The Sound of Silence Hyde Park, London
The Sound of Silence
Hyde Park, London
A view of the desk facing the garden, with a wall finish that links the interior with the exterior. Inside, the cupboards are linked with the concrete top wall installation, which stretches right along the entire length of this floor.
Working with Whetstone Oak we created this light installation between the ground floor and basement in order to connect the two floors visually. The shelves are made from raw kiln dried wood, with marble lanterns that are computer controlled to individually dim the lights up and down. It was quite a feat as neither of us had done anything like this before.
The shelving is designed to create a display for the owner’s collection
The footprint of each floor is relatively small, but by opening the space up we create a flow between each.
In order to maximise space in the living room a curved sofa by Minotti London was used. The décor is textured and earthy in tone, but spiced up with bright orange as inspired by the owner’s art.
The light installation hovers over the dining area with a high backed banquette, which again is designed to link the two floors.
The script reading room boasts a display unit with moving panels, designed so the display is ever-changing.
The TV unit is designed to look like a 50’s radiogram, with horsehair panels hiding the speakers – the idea deing that not everything should be taken too seriously.
A sleek kitchen designed and built by us with quirky, but not gaudy, tiles by Bisazza.
The dining table is two pieces of sliced tree joined together, the idea linking with the wall panel as seen from the floor above.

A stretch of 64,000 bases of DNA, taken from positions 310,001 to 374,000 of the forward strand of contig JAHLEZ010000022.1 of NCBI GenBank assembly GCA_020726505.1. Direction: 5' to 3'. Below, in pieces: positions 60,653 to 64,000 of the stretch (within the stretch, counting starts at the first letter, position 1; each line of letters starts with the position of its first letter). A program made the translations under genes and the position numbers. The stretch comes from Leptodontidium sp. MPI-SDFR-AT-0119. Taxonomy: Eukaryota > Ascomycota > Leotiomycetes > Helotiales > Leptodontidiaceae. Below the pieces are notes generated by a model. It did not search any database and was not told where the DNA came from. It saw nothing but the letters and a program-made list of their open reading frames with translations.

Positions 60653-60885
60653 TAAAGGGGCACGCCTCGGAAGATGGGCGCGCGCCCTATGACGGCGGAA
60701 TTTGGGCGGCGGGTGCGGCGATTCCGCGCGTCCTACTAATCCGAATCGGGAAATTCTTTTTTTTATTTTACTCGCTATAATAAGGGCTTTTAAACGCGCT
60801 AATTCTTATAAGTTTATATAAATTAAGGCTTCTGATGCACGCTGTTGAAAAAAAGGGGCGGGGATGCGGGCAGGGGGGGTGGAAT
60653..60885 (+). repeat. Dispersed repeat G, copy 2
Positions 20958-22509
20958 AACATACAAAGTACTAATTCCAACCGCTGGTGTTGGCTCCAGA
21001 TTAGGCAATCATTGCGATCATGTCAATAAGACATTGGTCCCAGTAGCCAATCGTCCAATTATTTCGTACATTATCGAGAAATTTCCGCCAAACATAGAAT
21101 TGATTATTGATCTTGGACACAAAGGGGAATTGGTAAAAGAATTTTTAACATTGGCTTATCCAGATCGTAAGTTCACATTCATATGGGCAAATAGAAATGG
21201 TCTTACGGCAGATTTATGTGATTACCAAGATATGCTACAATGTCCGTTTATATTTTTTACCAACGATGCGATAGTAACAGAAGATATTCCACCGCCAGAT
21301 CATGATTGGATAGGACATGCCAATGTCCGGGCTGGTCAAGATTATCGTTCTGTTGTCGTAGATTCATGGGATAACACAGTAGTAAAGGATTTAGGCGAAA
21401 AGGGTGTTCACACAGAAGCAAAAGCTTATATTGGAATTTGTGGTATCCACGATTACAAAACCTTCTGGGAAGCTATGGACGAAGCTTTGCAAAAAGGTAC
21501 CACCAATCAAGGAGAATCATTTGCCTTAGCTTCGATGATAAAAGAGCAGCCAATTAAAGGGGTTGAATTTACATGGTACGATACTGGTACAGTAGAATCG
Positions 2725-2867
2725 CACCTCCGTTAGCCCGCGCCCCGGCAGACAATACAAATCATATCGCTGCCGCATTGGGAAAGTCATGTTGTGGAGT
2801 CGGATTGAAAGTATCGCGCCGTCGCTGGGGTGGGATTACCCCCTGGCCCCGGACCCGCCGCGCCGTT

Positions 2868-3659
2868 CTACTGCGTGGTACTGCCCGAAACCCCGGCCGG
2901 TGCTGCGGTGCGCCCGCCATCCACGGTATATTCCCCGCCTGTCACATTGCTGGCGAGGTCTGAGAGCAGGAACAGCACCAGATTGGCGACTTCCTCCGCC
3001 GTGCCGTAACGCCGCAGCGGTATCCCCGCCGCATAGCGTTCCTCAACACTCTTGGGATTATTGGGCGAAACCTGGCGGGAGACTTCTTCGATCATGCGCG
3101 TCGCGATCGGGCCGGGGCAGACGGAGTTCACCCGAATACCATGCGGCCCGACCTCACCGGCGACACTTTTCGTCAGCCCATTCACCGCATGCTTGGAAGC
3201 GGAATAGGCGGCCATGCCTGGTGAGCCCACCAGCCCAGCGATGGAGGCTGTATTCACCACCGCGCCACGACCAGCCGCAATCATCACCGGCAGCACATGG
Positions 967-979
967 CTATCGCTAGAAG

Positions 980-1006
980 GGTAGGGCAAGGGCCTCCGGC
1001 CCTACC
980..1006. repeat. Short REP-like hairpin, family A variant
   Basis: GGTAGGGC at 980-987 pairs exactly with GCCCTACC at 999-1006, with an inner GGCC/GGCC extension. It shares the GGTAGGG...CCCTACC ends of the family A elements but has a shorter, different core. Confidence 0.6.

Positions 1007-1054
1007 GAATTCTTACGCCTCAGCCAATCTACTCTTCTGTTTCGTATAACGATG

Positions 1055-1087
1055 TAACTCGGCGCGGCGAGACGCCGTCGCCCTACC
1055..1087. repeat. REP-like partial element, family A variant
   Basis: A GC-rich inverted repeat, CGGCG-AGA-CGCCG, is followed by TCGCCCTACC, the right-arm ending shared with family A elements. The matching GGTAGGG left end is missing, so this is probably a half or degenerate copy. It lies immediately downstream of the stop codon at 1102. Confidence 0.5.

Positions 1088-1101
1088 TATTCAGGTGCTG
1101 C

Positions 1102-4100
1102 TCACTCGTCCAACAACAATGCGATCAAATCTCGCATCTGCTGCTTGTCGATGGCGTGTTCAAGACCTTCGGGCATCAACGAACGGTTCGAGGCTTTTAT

A fuss was made of the guest loo, an air of opulence created by hanging the mirror and taps from a copper coloured mirror. It is designed with parties in mind.
Unable to hang long curtains because of the radiator, but wanting a bit of grandeur, London blinds were used. They are a tad old fashioned too.
It may be a bedroom but it is better described as the throne room and it just glows. It also hides the chimney breast.
A peek into the moody dressing room is lifted by the leather banquette. The handles are made by saddler Matthew Payne. The cushions were made by Frankie, our soft furnishings expert, and were nicknamed McDonald’s apple pie cushions.
I don’t think we’ve ever had a client who doesn’t have a lot of clothes, ensuring there is a place for everything is our job.
A peek inside the wardrobe shows you our inspiration when designing the house.
Bathrooms are becoming more sophisticated these days; here the aim was to inject personality and individuality.
The panel above the bath is made by Emma Peascod. The mood gold gilding behind glass creates a soft warm feeling in a room that can often look too clinical.
A guest room should be a best room. We certainly made a fuss of this one using ombre wallpaper and fabrics from Blackpop.
The Crittall windows were designed to frame the garden, which was designed by Simon Mulhearn to link with our interiors.
Simon’s raw wood wall links with the wood and marble installation inside.